In what can only be described as an unfortunate case of circumstance, the Huddersfield Town vs Wigan Athletic match occurred on the same weekend as the Huddersfield Giants vs Wigan Warriors clash. Whilst the constant reminders of this only served to prove that we will never manage to shake the ‘rugby town’ tag, the respective results of the games suggest that Wigan does also have a football team to be proud of.
As the topic has been dragged out to death by the media, and there’s a Six Nations going on, that’s the last I’m going to mention of rugby, league or union. Ever.
Back to football: Wigan finally showed their Premier League class against lower league opposition in a routine victory on Saturday evening. Although Huddersfield are far from the best the Championship has to offer, this game made me slightly more confident in our Premier League ability. Roberto Martinez also appeared to be pleased with the day’s events, praising the squad for being able to ‘compete in two competitions’. That’s what confuses me about the cup, get through and it’s a sign of strength in depth or get knocked out and praise it as an opportunity to concentrate on the league. I suppose if you’re an eternal optimist, you have to contradict yourself sometimes?
The star of a satisfying performance was undoubtedly Callum McManaman, who tore apart a highly rated full back, Jack Hunt, and played a hand in three of the goals.
Afterwards, it was interesting to hear about Martinez’s deceitful strategy to avoid Callum’s PMS (pre-match stress), which was basically by lying to him. After Callum’s man of the match display, it can be considered a fine piece of man management by Roberto, how it will work as a long term strategy is slightly more questionable.
If Callum continues to perform like he did at Huddersfield though, I doubt he’ll have many nerves to worry about. He was a constant threat on the left wing and always wanted the ball; unlike Jean Beasuejour, he was more than willing to take his full back on and usually succeeded. He also had a final product, coolly slotting past Alex Smithies for the opener and picking out Jordi Gomez in a crowded penalty area en route to the second goal.
For a Premier League side, I think it’s crucial that the club are able to develop players through the academy that are good enough to challenge for the first team. In recent years, that hasn’t really been the case. This isn’t a criticism of the club as such but more a drawback from the rapid development of the club itself. The players that are old enough for the first team now would have been taken on by the club as youngsters as long as ten years ago, when the club was in the third tier and had lower standards in terms of players. These same players can’t really be expected to challenge for a place in a Premier League side, therefore, most of the young players that are in with a shout of first team action have been youngsters picked up from other clubs, such as Callum and Roman Golobart.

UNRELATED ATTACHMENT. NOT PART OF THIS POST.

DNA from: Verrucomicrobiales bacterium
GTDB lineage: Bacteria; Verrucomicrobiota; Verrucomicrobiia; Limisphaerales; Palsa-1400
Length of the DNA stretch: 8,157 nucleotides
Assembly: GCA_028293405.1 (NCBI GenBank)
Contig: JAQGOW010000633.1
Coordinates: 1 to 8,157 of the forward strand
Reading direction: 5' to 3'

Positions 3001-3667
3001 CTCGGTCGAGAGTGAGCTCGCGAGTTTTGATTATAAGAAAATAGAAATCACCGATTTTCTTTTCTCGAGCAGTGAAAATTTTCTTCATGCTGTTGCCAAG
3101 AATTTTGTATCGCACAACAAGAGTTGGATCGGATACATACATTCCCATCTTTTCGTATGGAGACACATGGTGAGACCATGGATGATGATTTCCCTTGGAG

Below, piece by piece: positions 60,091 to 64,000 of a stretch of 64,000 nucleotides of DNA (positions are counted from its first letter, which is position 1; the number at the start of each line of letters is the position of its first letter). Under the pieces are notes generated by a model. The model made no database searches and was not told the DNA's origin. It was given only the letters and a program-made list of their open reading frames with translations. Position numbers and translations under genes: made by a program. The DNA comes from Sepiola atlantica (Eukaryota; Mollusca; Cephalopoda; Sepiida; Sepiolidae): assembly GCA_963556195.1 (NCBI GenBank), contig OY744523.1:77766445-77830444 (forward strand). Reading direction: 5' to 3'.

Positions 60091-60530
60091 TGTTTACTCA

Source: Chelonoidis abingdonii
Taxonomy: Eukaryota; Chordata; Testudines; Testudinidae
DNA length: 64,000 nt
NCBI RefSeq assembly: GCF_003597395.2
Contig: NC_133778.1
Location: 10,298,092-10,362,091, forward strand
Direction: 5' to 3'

It’s encouraging to see that the club are looking to develop the youth system by investing more money into it, as the club revealed their plans for youth development recently. I think it’s crucial that the club’s youth team obtains academy status, not just to attract more talented youngsters, but to state our intentions to stay in the Premier League long term. To do so we must invest like a Premier League club, now we have the facilities of a top flight team, it will be much easier to remain as one.
Our brightest young player must indeed be Callum McManaman, as he is one of the few who has broken into the first team in our Premier League spell. Although Roman Golobart and Jordan Mustoe have also featured this season, Callum has been on the first team fringes for several seasons since making his debut under Steve Bruce in May 2009 vs Portsmouth. Martinez even said that he would have loved to have played McManaman more in recent seasons if it wasn’t for the precarious positions we’ve found ourselves in, which were not ideal for fielding a timid youngster who apparently gets very nervous before games.
Like our most successful ever youth team graduate, Leighton Baines, Callum was released by Everton before flourishing as a Latic. In the summer of 2007, as Baines swapped the blue of Wigan for Everton, Callum did exactly the opposite after nine years as a Toffees’ youth player. Since then, he has grown as a player with great first team potential and is quickly becoming a fans’ favourite. That’s the beauty of having young, local players breaking through; the fans endear them as one of their own, which isn’t exactly the case with a South American import who barely speaks English (or even slags off the local females).
It would be nice to see more like Leighton, Callum and Roman burst onto the Premier League in a Wigan shirt. Although they may end up being sold as our prize assets, I still take pride in seeing Leighton Baines playing for England and being compared to the best left backs in the world because I continue to consider him as one of us. I’m fairly sure that would be the case for someone like Callum if he left the club.
I think if we had a young, English core, it would bring a little bit of the old, Jewel era, Wigan back. Although players like Bullard and Ellington weren’t products of Latics’ youth team, it’s always better to see young, English talent fans identify with as key players rather than foreigners who are using the club as a stepping stone to a more lucrative contract in my view.
I’m not being racist or anything here, but I’d prefer to see local lads in the Wigan team in an ideal world. Although the hometown of McCarthy and McArthur, Hamilton, is a little closer to home than Ecuador, Honduras and Chile, it’s not quite the same as having lads from Orrell or Ince, is it? Although, having said that, when you’re hanging to your Premier League status by a thread most seasons, beggars can’t really be choosers on this one.